Some students kept attending, but barely did schoolwork. Often failing to graduate in four years, or even in five years as "superseniors", some became "ultraseniors", perhaps still students at age 21, when nongraduating students would be dropped by the school system. Among New York state's worst schools, Roosevelt was placed on the New York State Department of Education's list of failing schools. And yet New York City's educational bureaucracy—the seven appointed members of the NYC Board of Education, its hired chancellor of schools, the 32 school districts' 32 elected school boards, and the 32 school districts' 32 hired superintendents—shielded anyone from blame for the deterioration.

Rejuvenation: 1990s

Vigorous leadership

In 1992, Thelma B Baxter—whose mother had been Roosevelt's valedictorian in 1923—became Roosevelt's principal. Baxter extended class hours, and ensured that students retained the same teacher in a subject for both semesters during a school year. Though finding "100 percent" of the students poor, she found parents' problems no excuse for staff allowing students to do poorly. Despite having "basically the same school", Baxter ensured that they "put tougher standards in place". Though Baxter was "pugnacious" like the school's namesake, students often stopped by her office to talk, seek advice, or embrace, and Baxter frequently walked the halls while accosting students, newly prohibited from wearing hats inside the building. In a four-year span, Roosevelt students taking the math Regents exam rose from some 200 to over 500.

In January 1996, after three years of rising attendance, test scores, and graduation rate, Theodore Roosevelt High School left the state education department's list of failing schools, and Baxter was the subject of a New York Times editorial. During the next two years, the suspension rate fell some 50%. In September 1997, Baxter had begun "moral and efficacy" seminars where freshmen were shown videos and discussed issues of school attendance and right versus wrong. Roosevelt also began a "Saturday Institute" where some 500 middle-school students and their parents attended workshops and tutoring to help prepare for high school. At Mayor Rudy Giuliani's 1998 initiative to push students in high school beyond five years into night or weekend schools, Baxter pointed out the particular challenges that her students face—such as language barriers and parents returning with them to the Caribbean for significant periods—and asserted that she preferred to keep underperforming students in a "caring atmosphere".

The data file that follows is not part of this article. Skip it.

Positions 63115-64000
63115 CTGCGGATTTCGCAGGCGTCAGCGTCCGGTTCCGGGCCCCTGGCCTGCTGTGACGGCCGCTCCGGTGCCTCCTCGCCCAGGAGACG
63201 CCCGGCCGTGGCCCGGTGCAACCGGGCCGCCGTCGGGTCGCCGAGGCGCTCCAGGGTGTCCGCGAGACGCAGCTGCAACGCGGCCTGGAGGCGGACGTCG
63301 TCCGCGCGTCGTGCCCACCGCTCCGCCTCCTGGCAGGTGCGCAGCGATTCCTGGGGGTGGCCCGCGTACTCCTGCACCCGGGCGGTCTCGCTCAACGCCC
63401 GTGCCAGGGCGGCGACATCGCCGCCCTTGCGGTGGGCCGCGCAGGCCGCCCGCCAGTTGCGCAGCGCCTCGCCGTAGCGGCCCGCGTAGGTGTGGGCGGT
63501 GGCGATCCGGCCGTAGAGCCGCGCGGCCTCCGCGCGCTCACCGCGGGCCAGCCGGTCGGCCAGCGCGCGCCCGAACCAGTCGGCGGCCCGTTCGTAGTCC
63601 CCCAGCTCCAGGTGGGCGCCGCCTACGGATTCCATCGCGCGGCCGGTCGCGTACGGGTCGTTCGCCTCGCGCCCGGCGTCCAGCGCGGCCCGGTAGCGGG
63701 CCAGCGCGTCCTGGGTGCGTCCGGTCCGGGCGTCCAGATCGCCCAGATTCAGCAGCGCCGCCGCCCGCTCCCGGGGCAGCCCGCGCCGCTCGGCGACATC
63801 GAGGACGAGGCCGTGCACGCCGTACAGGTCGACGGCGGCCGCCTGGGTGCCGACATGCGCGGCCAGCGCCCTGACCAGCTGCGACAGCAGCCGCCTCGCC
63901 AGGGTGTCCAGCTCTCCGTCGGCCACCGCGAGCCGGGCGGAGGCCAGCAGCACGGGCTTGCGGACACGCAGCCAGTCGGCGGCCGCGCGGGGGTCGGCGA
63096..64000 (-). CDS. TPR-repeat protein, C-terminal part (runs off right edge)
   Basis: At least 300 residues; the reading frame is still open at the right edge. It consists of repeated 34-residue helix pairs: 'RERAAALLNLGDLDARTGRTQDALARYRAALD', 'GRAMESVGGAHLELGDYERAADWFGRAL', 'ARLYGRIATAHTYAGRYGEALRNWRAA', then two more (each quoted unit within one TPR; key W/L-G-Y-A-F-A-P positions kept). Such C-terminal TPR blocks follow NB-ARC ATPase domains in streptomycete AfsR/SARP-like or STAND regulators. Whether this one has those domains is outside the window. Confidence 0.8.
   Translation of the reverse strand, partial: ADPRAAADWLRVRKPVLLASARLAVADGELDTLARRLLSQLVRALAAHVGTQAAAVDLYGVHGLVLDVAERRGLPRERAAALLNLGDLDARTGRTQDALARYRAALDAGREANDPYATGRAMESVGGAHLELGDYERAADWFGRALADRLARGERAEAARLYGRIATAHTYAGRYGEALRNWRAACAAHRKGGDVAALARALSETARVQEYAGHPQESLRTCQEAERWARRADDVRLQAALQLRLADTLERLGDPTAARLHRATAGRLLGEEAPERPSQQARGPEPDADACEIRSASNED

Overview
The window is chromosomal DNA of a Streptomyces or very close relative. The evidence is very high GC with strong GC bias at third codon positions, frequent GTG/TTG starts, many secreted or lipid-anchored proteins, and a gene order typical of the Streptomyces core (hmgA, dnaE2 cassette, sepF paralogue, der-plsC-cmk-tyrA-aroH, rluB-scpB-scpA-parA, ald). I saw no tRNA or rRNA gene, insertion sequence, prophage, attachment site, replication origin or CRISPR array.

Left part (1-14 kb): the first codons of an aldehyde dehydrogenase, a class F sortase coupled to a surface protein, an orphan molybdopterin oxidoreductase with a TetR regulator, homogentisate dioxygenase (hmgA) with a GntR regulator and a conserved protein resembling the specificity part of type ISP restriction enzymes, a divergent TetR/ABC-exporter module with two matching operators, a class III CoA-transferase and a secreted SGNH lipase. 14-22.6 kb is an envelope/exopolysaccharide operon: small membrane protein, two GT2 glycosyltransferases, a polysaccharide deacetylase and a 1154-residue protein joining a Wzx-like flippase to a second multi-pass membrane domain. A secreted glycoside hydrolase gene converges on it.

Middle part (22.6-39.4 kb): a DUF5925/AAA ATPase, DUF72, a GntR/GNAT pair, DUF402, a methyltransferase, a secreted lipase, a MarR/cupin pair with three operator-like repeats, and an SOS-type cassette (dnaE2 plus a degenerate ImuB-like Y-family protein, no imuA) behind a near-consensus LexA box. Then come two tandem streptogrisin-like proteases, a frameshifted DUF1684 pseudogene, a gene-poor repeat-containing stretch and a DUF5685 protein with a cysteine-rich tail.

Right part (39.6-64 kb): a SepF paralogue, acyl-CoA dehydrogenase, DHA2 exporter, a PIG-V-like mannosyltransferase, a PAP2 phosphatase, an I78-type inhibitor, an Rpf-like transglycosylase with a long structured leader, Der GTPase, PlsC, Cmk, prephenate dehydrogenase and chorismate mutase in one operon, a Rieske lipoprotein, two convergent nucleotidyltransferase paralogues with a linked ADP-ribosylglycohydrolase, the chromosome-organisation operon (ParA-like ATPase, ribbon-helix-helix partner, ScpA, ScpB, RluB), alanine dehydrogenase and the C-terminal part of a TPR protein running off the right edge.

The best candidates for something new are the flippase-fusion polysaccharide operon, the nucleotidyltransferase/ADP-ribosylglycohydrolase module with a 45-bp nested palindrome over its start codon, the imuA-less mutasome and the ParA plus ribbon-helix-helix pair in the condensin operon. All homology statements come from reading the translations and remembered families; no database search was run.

Expanding partnerships

In the early 1990s, Williams College, often ranked America's best liberal arts college, began an exchange program with Roosevelt. Taken from Roosevelt's honors program, and chaperoned by English teacher Frank Brown, select students periodically visited the Williams campus, and, demonstrating commitment to the program, then graduating from Roosevelt, received full scholarships to Williams. In 1998, the same English teacher, Frank Brown, simultaneously the soccer coach, led the Roosevelt team against Martin Luther King High School in the championship game. During it, Roosevelt learned and immediately alerted the governing bureau that two of King's star players were ineligible, having played in Nigeria too many high-school seasons. After the game, coach Brown and principal Baxter sought not the 1998 boys soccer title, but merely its revocation from King. Although acknowledging the two King players' ineligibility, the Board of Education denied Roosevelt's petition, as did the city's public schools' athletic governing bureau, which maintained that petitions must be filed before a game. Upon finding Roosevelt's representatives accused of pettiness in a New York newspaper, Brown asserted Roosevelt's stance to instead be principled.